When President Obama gave his State of the Union address Tuesday he said the country deserves a tax code that follows these three tenets:
- Is less complicated for everyone.
- Ensures that billionaires don’t pay a lower rate than their secretaries.
- Increases incentives for businesses to create jobs in the U.S. and keep them here.
He proposed “closing tax loopholes and deductions for the "well-off “ to help reduce the deficit and prevent deeper cuts to education and Medicare and using tax credits to reward companies hiring the long-term unemployed. “Now is our best chance for bipartisan, comprehensive tax reform that encourages job creation and helps bring down the deficit,” Obama said.
Amity Shlaes, a columnist for Bloomberg View and author of the new book, Coolidge says tax cuts are the way to go because they will yield higher revenues. During Coolidge’s presidency from August 1923 to March 1929 the top income tax rate was cut in half, from 50% to 25%.
“The Coolidge experiment” shows that more revenues than expected were collected after taxes were cut, which helped the economy grow, says Shlaes.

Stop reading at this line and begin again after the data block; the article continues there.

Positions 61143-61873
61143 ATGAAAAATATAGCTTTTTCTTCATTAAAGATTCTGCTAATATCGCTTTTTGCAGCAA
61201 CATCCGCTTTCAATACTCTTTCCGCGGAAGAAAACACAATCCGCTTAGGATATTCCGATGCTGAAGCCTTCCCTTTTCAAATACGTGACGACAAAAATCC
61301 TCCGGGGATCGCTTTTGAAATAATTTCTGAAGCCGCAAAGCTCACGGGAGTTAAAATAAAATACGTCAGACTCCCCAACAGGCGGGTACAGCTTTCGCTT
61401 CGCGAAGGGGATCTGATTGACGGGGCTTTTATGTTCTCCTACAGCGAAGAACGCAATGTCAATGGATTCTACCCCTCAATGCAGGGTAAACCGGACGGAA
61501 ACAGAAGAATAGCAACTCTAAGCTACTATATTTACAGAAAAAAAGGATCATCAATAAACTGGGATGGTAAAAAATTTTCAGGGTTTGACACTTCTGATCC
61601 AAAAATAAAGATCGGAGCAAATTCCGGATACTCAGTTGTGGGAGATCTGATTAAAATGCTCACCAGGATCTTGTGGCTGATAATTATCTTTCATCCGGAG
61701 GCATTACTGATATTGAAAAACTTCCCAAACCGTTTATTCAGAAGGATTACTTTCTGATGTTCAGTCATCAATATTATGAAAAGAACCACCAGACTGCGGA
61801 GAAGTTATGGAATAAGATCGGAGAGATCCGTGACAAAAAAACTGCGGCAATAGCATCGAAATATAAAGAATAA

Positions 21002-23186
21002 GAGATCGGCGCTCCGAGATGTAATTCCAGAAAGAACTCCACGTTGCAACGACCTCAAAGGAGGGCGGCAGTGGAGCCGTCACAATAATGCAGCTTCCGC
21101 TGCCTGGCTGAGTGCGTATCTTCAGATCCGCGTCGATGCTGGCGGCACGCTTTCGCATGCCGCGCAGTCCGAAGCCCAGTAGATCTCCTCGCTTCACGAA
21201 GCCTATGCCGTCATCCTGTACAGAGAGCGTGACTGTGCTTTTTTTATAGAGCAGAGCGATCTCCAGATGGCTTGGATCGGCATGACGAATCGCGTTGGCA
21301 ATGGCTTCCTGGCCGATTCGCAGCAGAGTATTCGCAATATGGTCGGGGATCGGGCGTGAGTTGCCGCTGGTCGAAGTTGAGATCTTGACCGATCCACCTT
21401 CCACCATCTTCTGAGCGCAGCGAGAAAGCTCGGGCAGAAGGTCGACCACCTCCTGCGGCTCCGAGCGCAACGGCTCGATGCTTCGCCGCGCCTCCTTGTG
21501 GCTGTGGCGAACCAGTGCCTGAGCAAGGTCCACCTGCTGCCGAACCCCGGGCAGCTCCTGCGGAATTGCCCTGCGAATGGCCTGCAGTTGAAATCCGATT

But Rutgers History and Journalism Professor David Greenberg, who wrote a 2006 biography of Coolidge called "Calvin Coolidge," writes on Slate.com that Coolidge doesn't deserve all the credit for a booming economy while he was office. Greenberg says “wartime spending under Wilson buoyed the economy into the 1920s” and Coolidge made “many errors.” He says more than one-half of American families then were living near or below subsistence despite the economic boom and Coolidge failed to restrain Wall Street speculation.
Shlaes admires Coolidge especially the big cuts he made to tax rates. She would like today’s politicians including President Obama to make big policy changes.
"It would be not that hard to get strong prosperity in the U.S.--that's really what the '20s showed--if you had violent, serious moves to make the U.S. more stable and attractive." Instead, for example, "the parameters of the [current tax] debate are very narrow.”
Shlaes likes the idea of a flat tax, which would be simpler and more understandable for most Americans, and a deep cut in the capital gains tax. That tax was raised this year to 20% from 15% for couples with taxable income sabove $450,000 and individuals with incomes above $400,000
If you cut the cap gains rate to 5% and kept the income taxes where they are and make sure foreign businesses were really welcome....the flow of money to the to U.S. would expand and our unemployment would go way down says Shlaes.
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